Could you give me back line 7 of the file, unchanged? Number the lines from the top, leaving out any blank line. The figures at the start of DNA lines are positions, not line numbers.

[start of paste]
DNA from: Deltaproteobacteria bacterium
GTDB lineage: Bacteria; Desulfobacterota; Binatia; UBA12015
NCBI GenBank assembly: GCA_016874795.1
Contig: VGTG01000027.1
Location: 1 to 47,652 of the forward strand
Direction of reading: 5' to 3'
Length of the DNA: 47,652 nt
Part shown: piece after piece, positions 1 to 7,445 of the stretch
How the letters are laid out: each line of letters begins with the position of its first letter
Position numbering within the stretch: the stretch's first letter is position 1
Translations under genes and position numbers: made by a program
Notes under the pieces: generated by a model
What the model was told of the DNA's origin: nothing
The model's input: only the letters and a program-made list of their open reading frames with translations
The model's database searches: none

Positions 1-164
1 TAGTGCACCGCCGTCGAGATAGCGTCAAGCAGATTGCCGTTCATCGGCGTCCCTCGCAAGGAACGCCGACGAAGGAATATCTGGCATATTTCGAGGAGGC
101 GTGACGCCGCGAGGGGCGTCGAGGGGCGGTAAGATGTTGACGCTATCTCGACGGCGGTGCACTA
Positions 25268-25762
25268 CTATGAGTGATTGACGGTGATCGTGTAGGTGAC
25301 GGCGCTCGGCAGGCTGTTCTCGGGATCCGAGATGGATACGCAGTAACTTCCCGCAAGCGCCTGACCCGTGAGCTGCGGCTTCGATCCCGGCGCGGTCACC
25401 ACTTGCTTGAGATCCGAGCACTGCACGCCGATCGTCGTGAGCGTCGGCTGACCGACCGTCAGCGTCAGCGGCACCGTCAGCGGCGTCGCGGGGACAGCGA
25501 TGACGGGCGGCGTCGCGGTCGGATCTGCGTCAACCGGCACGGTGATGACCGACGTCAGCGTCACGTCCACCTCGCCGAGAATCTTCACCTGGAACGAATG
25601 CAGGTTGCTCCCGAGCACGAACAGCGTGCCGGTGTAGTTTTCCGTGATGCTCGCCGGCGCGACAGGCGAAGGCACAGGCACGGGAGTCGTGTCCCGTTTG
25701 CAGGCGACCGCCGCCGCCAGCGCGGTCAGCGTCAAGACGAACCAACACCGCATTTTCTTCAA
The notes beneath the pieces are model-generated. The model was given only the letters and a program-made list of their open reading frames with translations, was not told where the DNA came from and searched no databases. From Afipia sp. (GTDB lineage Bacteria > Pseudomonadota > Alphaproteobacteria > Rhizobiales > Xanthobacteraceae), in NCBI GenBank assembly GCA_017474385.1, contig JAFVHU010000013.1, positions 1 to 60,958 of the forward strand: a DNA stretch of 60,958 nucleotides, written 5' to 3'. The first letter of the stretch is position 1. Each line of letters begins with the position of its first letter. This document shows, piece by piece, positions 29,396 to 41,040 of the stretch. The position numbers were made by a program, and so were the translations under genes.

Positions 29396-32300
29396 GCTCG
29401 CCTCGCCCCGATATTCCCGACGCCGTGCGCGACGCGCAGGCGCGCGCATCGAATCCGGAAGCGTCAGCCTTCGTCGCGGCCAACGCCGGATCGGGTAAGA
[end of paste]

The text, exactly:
Length of the DNA: 47,652 nt